JOHANNESBURG – Millions of South Africans said emotional farewell to anti-apartheid icon Winnie Madikizela-Mandela on Saturday during his official funeral, with supporters fiercely defending his complex legacy.
Thousands of mourners filled a 40,000-seat stadium to celebrate the powerful figure who will be buried as a national hero, after a lively debate about how he should be remembered after his death on April 2 at 81.
Often called the "Mother of the Nation" and "Mama Winnie" Madikizela-Mandela fought to keep the struggle against apartheid South Africa in the international spotlight while her husband, Nelson Mandela, was imprisoned.
"Long before it was fashionable to ask for the release of Nelson Mandela from Robben Island, it was my mother who kept his memory alive," said eldest daughter Zenani Mandela-Dlamini, as the audience erupted in cheers.
Many South Africans have risen to the memory of Madikizela-Mandela against critics who characterized her as a problematic figure involved in political violence after she returned from years of exile in a rural town.
Condescensions from around the world have come in memory of one of civil rights leader Jesse Jackson, who attended the funeral, said Friday that Madikizela-Mandela was responsible for making the anti-apartheid movement "a global struggle" .
"She never stopped". fight. She never stopped serving, "she told reporters," She never left the belly of the beast. "
Many who commemorate Madikizela-Mandela have recognized her as a political force in their own right.
UN Secretary General Antonio Guterres called it an "international symbol of resistance" whose extraordinary life had an impact on millions of people around the world.
"In the apartheid of South Africa, the combination of patriarchy and racism meant that black women faced huge obstacles from the cradle to the grave, which makes his own achievements more exceptional, "he said Friday at a memorial in New York, not to mention Nelson Mandela at all.
The young Madikizela-Mandela grew up in what She is now the province of the Eastern Cape and arrived in Johannesburg as the city's first black social worker, and soon after met the African National Congress activist, Mandela, and the couple. He married in 1958, forming one of the unions with the most history of the century.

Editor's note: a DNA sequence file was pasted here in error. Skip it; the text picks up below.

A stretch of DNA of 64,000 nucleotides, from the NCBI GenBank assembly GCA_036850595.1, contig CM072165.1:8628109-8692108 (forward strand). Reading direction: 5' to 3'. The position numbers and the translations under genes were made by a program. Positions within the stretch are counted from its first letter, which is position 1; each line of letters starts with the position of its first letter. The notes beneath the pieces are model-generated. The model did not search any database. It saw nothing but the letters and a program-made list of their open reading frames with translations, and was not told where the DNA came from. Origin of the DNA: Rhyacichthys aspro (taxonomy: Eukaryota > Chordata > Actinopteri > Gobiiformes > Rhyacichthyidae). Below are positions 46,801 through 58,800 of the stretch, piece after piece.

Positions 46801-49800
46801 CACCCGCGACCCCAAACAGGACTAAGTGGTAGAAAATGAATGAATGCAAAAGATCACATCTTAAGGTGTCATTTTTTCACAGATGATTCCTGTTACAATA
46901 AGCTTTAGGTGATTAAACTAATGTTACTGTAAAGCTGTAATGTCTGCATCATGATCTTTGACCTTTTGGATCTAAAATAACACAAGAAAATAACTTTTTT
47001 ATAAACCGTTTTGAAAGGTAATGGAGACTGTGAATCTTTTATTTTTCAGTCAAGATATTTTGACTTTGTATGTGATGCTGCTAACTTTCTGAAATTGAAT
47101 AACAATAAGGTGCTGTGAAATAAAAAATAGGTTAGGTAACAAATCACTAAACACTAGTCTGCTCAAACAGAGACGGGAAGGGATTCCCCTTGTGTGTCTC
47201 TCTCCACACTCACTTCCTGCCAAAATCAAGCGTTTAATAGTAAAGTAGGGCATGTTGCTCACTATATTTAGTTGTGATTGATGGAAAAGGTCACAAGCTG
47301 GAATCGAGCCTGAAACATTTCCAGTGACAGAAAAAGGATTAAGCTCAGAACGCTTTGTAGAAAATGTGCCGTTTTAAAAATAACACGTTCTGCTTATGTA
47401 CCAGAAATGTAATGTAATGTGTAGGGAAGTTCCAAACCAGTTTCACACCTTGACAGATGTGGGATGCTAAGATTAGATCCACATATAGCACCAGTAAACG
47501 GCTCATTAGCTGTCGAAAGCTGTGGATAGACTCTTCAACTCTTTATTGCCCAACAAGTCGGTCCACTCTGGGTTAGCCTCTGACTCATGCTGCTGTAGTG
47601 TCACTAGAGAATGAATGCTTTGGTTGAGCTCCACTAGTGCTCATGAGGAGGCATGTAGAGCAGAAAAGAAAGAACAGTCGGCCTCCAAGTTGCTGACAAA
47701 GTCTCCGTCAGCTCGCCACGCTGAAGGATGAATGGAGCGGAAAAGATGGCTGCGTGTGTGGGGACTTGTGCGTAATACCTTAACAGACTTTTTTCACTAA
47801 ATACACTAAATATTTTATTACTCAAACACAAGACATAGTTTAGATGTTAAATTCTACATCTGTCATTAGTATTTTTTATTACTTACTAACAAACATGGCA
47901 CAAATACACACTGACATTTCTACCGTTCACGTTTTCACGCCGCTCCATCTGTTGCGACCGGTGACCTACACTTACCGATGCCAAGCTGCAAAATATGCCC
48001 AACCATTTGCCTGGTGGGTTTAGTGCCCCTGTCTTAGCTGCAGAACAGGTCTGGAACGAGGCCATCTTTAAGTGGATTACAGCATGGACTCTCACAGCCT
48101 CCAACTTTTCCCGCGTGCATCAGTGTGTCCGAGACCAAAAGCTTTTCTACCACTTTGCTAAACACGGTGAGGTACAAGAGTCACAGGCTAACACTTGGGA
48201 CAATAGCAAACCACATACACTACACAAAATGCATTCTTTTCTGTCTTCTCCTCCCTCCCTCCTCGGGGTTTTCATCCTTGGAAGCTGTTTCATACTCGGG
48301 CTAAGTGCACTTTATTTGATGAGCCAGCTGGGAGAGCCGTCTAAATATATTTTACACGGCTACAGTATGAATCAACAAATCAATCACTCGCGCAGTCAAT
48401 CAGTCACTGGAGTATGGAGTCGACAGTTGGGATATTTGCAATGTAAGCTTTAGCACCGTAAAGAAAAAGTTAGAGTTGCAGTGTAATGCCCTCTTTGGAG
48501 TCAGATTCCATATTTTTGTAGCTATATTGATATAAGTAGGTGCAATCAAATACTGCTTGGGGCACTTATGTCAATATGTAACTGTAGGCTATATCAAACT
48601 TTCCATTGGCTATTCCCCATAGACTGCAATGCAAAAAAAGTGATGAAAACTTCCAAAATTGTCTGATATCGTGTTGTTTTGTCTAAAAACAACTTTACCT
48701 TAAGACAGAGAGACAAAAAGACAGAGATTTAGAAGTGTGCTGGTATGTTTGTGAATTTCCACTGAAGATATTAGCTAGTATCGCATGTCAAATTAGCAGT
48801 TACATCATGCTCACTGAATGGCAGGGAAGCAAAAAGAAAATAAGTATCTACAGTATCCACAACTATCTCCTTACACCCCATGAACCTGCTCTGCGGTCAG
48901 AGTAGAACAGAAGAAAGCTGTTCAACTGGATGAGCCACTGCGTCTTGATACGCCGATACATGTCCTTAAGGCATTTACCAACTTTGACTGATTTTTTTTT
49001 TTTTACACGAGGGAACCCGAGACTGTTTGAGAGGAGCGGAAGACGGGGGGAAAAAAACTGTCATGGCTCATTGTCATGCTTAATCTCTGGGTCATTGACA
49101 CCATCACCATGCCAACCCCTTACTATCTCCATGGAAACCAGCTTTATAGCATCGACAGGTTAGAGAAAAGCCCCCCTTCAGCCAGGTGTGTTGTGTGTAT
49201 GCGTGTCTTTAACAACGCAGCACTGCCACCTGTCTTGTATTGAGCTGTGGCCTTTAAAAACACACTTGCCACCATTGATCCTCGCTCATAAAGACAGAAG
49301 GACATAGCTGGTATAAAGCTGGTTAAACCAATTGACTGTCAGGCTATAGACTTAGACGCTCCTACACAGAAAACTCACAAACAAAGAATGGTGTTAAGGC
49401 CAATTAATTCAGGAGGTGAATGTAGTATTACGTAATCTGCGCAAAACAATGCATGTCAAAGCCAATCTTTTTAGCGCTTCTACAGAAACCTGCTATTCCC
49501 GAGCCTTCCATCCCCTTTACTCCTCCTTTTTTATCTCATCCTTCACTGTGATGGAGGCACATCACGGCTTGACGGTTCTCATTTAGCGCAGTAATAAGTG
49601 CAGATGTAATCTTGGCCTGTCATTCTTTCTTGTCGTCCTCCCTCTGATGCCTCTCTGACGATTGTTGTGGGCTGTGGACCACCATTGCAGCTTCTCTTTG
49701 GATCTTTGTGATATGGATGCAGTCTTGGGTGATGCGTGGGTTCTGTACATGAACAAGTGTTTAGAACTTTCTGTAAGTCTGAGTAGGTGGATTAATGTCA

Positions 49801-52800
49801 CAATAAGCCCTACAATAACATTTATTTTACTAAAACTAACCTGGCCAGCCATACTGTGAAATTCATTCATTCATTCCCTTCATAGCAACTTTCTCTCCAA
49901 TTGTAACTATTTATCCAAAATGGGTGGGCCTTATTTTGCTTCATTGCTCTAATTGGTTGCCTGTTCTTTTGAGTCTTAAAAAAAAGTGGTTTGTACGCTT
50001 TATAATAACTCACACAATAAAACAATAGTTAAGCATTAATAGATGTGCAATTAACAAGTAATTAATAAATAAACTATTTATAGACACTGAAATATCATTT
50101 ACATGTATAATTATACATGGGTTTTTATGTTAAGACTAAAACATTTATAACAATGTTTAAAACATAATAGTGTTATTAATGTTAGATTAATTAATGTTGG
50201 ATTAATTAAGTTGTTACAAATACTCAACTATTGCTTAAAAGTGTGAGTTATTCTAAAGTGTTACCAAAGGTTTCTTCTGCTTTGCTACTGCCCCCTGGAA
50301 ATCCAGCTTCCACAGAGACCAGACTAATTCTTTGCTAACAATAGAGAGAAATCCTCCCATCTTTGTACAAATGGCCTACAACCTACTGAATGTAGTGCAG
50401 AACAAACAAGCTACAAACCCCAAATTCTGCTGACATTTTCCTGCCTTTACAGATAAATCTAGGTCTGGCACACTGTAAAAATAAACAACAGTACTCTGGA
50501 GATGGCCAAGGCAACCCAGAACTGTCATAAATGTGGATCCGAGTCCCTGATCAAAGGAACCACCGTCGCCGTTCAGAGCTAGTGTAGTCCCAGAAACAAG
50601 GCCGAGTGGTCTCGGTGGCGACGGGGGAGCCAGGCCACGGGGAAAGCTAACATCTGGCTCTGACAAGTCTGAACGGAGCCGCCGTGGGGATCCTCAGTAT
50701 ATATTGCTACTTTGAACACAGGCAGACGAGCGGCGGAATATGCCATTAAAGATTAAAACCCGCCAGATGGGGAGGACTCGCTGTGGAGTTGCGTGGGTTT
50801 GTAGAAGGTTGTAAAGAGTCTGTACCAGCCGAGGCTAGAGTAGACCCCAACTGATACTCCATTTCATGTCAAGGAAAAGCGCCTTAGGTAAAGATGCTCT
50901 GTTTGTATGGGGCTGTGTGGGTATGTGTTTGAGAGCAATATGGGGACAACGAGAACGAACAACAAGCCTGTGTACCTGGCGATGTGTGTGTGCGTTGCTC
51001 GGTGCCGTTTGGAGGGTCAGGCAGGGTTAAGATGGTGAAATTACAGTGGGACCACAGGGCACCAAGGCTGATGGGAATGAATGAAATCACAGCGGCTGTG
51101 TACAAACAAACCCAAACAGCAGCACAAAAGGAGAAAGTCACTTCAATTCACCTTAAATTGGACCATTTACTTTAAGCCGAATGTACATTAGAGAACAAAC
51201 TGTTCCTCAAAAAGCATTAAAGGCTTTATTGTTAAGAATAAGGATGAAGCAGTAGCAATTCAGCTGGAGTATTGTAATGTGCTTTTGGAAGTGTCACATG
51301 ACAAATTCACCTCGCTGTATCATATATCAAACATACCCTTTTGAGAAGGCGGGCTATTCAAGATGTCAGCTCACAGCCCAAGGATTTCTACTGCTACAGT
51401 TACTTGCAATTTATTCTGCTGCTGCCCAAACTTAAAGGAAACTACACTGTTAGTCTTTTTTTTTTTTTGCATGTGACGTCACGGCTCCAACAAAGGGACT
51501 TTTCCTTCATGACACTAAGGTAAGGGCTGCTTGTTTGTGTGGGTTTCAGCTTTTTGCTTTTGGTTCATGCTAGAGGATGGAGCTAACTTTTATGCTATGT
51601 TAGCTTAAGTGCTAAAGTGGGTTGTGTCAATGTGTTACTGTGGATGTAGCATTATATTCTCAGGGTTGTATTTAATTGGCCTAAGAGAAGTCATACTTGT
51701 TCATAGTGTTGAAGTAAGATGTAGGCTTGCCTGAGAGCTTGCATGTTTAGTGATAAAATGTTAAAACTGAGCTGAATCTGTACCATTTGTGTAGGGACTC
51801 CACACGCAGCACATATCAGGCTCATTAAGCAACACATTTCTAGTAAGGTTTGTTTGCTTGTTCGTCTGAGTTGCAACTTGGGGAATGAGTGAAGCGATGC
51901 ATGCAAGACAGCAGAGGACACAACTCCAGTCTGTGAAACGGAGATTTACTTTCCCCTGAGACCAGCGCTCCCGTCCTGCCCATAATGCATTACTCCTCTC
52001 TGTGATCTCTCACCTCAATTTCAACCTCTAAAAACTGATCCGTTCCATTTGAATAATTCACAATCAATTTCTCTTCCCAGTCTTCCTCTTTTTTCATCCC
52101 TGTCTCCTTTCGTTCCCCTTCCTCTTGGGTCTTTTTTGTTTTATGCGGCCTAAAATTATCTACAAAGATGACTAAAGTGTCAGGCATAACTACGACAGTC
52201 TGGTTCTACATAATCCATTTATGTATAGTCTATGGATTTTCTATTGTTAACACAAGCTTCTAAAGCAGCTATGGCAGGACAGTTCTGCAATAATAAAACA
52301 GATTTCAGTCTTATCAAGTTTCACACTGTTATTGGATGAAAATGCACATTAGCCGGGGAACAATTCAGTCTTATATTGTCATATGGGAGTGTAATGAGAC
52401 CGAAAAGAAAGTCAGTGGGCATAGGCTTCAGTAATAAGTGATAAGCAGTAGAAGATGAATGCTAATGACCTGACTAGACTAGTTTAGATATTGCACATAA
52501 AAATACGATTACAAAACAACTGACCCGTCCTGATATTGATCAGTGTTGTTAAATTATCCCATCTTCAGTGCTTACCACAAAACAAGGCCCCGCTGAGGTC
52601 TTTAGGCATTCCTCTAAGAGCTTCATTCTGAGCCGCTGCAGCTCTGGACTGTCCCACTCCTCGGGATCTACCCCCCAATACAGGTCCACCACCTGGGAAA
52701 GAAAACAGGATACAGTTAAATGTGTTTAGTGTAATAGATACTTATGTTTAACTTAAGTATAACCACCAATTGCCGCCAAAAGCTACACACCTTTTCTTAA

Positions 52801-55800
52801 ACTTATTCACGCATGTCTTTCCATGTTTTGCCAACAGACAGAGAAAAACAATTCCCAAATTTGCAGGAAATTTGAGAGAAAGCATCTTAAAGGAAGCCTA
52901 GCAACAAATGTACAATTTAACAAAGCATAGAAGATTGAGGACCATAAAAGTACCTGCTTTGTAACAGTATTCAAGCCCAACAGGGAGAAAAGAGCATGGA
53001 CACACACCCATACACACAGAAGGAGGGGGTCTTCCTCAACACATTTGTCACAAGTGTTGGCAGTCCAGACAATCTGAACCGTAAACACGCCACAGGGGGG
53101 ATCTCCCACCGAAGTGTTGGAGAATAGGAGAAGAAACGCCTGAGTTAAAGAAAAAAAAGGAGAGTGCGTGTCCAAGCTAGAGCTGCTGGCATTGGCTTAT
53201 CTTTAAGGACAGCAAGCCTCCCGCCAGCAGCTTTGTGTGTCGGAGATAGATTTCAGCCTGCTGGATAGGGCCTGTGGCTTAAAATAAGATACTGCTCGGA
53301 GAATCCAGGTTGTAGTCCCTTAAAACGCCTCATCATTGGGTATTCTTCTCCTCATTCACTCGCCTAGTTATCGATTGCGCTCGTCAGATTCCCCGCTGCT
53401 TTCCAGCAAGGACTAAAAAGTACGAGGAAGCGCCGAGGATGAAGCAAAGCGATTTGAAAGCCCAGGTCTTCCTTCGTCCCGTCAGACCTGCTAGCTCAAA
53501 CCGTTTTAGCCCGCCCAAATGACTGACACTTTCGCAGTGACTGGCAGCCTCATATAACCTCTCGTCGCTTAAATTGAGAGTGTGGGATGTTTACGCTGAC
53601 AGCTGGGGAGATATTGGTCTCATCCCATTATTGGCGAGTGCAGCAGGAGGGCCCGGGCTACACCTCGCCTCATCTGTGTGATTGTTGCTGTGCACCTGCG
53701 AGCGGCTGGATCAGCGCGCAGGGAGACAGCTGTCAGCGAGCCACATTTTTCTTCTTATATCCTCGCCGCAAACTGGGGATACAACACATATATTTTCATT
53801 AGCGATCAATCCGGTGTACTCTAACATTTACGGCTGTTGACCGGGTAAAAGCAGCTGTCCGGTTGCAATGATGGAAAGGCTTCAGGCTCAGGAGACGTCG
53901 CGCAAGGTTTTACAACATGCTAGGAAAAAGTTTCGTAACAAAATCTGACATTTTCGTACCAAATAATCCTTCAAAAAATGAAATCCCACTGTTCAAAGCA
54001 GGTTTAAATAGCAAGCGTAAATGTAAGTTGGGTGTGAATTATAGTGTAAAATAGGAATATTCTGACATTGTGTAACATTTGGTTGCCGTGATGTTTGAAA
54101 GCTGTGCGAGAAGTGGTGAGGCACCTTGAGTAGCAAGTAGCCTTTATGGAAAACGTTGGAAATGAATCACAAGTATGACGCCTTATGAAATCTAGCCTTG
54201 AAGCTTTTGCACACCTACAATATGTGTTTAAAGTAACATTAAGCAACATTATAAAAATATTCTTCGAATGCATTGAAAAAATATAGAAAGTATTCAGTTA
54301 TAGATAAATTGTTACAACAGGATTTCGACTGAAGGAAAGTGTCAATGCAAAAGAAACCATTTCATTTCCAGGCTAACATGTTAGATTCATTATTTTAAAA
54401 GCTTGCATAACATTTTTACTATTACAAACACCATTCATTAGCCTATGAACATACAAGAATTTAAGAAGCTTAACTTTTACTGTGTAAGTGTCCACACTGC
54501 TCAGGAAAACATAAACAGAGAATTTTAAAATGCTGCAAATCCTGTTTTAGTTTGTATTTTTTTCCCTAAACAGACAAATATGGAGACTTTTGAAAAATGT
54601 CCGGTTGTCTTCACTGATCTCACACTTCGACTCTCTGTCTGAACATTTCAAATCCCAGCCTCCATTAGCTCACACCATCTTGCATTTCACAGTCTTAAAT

After imprisoning Mandela, Madikizela-Mandela embraced his own leadership in the struggle for freedom with steel determination and great personal sacrifice.
For years, the security forces of the apartheid state routinely harassed her, imprisoned her and tortured her. In 1977, she was banished to a remote city.
It was a disaster. When Madikizela-Mandela returned from exile, she became involved with a group of young people known as the Mandela United Football Club, who were widely accused of violence in Soweto.
They were accused of disappearances and murders of at least 18 children and the youth and leader of the group were convicted of killing a 14-year-old boy, nicknamed "Stompie", accused of being a police informant.
In 1991, a court found Madikizela-Mandela guilty of kidnapping and kidnapping the child. assault and sentenced her to six years in prison. He appealed and was found guilty of being an accessory, and the sentence was reduced to a fine and a suspended prison sentence. Madikizela-Mandela denied knowledge of any murder.
Mandela divorced her in 1996, claiming infidelity and saying that after his release from prison, his wife made him "the loneliest man."
Although she fought fiercely for democracy, Madikizela-Mandela failed in a political career after the first free elections in 1994. Mandela dismissed her as one of her vice ministers and her periods as a legislator, since she held until her death, were mediocre .
Supporters of the ANC have defended it out loud.
"He gave everything he had," said Deputy Secretary General Jessie Duarte. "For those of you whose hearts are implacable, sit down and shut up, this is our hero, this is our heroine."
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